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Pricing adjustments for CAR-T therapies likely to take place in 2018, forecasts GlobalData

April 5, 2018 Statistics & Trends No Comments Email Email

Despite the promising findings that the currently approved chimeric antigen receptor T-cell (CAR-T) immuno-oncology (IO) therapies – Kymriah and Yescarta – are beneficial, practical challenges associated with their pricing and reimbursement remain, says leading data and analytics company GlobalData.

Currently, Novartis’s Kymriah and Gilead/Kite Pharma’s Yescarta are the only CAR-T cell therapies available in the US market. The labels for both drugs contain boxed warnings for severe adverse events—cytokine release syndrome as well as neurologic toxicities.

Upon launch, Kymriah (August 2017) and Yescarta (October 2017) were priced at $475,000 and $373,000 per treatment, respectively, placing these among the highest-priced drugs on the oncology market.

Fern Barkalow, PhD, Oncology Director at GlobalData says: “With both Kymriah and Yescarta currently being considered for approval by regulatory authorities in the cost-conscious European market, pricing is even more of a concern to stakeholders. In addition, approval by the FDA for additional indications, will increase the available population for treatment and could have some effect on the cost of these drugs.”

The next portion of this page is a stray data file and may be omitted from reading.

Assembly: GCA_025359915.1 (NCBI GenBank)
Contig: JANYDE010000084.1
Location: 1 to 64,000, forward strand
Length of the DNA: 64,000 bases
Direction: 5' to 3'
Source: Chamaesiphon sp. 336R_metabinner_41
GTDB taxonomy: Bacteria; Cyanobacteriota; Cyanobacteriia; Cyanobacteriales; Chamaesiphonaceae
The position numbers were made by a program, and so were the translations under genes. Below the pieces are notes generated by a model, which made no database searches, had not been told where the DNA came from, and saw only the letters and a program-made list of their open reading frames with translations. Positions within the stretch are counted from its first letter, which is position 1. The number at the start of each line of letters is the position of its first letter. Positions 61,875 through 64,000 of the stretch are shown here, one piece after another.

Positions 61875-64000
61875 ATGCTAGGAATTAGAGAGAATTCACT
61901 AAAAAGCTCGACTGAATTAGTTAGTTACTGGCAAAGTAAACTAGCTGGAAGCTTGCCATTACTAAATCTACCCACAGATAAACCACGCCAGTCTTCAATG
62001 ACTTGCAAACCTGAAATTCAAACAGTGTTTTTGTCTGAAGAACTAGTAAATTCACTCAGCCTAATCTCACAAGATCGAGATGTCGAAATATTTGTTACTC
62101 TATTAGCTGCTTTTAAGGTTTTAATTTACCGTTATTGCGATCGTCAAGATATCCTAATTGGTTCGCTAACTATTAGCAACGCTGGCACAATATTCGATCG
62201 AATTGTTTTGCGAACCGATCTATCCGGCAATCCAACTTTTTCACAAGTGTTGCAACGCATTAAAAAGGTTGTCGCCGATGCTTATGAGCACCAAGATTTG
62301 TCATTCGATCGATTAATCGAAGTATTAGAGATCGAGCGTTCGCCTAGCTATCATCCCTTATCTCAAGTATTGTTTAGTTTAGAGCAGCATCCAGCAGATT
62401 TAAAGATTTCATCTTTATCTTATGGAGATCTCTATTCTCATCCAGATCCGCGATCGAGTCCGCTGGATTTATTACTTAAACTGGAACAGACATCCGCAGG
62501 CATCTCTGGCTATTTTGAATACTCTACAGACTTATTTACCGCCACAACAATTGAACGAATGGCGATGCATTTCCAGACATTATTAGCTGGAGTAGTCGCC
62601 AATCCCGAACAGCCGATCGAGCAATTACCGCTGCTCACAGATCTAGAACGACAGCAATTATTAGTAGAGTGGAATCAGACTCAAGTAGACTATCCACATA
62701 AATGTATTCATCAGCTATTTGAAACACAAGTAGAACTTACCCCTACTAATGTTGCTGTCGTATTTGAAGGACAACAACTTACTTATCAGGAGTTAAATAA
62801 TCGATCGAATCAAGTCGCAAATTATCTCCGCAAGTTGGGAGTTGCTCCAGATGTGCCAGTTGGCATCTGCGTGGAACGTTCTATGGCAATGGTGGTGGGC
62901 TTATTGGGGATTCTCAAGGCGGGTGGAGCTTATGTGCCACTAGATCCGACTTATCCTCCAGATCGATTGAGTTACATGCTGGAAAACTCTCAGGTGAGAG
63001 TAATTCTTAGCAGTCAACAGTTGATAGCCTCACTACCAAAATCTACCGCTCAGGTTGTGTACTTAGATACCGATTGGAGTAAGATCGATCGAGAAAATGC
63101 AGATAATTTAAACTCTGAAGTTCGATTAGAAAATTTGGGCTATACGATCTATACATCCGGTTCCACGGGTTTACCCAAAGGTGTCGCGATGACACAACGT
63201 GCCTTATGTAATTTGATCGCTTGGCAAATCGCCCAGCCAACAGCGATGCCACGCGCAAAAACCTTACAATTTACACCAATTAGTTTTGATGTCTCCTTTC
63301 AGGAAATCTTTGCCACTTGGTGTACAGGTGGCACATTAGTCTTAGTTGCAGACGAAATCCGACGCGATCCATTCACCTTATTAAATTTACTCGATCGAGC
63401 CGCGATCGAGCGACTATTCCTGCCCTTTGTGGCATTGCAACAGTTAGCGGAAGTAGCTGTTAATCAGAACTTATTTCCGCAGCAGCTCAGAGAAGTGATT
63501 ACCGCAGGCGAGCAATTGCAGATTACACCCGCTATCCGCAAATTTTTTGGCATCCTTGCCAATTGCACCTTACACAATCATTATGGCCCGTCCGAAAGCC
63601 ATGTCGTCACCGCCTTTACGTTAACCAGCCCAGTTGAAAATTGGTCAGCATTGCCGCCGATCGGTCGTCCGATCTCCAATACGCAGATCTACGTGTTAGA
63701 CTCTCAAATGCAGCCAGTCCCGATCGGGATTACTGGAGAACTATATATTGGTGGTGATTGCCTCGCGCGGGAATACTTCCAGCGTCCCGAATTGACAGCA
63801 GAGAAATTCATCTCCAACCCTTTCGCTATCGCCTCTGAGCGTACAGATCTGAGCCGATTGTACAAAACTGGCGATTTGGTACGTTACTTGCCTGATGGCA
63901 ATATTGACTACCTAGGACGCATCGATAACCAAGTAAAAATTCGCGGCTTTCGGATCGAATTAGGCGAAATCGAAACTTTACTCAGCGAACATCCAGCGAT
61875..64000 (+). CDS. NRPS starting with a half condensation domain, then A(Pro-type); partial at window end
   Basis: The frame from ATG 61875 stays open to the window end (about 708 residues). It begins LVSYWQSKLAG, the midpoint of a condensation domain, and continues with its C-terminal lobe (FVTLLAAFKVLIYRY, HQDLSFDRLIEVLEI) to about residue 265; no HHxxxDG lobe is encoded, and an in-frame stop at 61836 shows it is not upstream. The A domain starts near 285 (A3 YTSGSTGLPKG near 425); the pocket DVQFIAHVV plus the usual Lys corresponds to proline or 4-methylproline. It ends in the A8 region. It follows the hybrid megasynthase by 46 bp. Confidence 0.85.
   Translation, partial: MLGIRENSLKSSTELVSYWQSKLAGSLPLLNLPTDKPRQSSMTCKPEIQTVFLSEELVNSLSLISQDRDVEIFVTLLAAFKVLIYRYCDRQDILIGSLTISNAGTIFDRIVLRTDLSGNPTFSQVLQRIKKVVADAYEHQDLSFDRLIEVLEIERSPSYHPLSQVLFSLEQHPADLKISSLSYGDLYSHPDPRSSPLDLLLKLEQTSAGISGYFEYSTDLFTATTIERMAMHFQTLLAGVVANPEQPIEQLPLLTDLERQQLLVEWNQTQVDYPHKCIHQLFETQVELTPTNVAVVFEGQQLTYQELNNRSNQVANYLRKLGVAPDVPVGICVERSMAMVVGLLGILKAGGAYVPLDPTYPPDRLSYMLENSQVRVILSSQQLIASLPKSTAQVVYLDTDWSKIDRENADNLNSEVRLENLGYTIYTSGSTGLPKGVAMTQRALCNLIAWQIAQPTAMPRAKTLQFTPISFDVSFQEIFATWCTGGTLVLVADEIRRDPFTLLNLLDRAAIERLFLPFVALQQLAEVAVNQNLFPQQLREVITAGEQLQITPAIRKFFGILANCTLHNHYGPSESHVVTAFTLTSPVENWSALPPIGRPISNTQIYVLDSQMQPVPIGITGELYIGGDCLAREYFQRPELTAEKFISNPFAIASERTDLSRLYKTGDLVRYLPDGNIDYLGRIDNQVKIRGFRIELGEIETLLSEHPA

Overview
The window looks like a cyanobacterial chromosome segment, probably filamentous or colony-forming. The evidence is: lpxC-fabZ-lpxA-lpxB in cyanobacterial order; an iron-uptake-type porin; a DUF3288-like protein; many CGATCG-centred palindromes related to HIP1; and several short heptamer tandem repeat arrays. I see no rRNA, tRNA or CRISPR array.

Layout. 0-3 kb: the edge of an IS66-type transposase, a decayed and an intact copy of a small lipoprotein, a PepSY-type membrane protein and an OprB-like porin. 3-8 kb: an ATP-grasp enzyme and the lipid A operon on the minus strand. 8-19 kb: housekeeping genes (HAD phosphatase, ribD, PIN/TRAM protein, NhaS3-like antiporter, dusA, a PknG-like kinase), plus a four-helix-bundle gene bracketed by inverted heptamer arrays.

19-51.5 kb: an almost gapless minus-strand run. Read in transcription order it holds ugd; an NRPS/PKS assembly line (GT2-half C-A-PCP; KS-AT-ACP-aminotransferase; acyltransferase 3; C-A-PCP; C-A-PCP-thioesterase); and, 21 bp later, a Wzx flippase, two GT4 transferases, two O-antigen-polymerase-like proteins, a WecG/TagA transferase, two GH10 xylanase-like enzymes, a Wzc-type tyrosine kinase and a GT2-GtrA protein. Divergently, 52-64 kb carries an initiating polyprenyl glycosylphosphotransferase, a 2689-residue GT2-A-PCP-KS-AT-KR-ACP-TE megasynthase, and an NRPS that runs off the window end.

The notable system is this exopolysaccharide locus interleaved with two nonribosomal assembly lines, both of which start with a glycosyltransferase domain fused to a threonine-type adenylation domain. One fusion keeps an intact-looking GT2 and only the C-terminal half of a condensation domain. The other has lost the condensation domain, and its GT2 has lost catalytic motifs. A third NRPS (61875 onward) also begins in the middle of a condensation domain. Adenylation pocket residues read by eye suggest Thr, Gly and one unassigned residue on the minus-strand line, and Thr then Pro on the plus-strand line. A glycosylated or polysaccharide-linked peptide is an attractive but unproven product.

The majority of studies examining CAR-T -pricing have indicated that the costs are not justified. A fairly comprehensive study reported in February 2018 on the Health Affairs Blog claims that Novartis could lower the price of Kymriah by two-thirds and still achieve a profit.

On the other hand, the Institute for Clinical and Economic Review’s (ICER) weighed in just a week or so after release of the Health Affairs site study, with release of a report stating that the drugs were appropriately priced.

Barkalow concludes: “In the short term, affordability for those who stand to benefit from CAR-T treatment is of major concern. In addition to the cost of the drug itself, further costs will most likely be incurred, including potential hospitalizations in the case of severe adverse events.

“Given the constraints of toxicity issues, insufficient real-world data on cost-effectiveness and efficacy, the eventual development of both off-the-shelf and next-generation therapies, and pressure from payers to reduce prices, GlobalData believes that price adjustments in the initial wave of approved CAR-T drugs will be seen starting in the second half of 2018.” 

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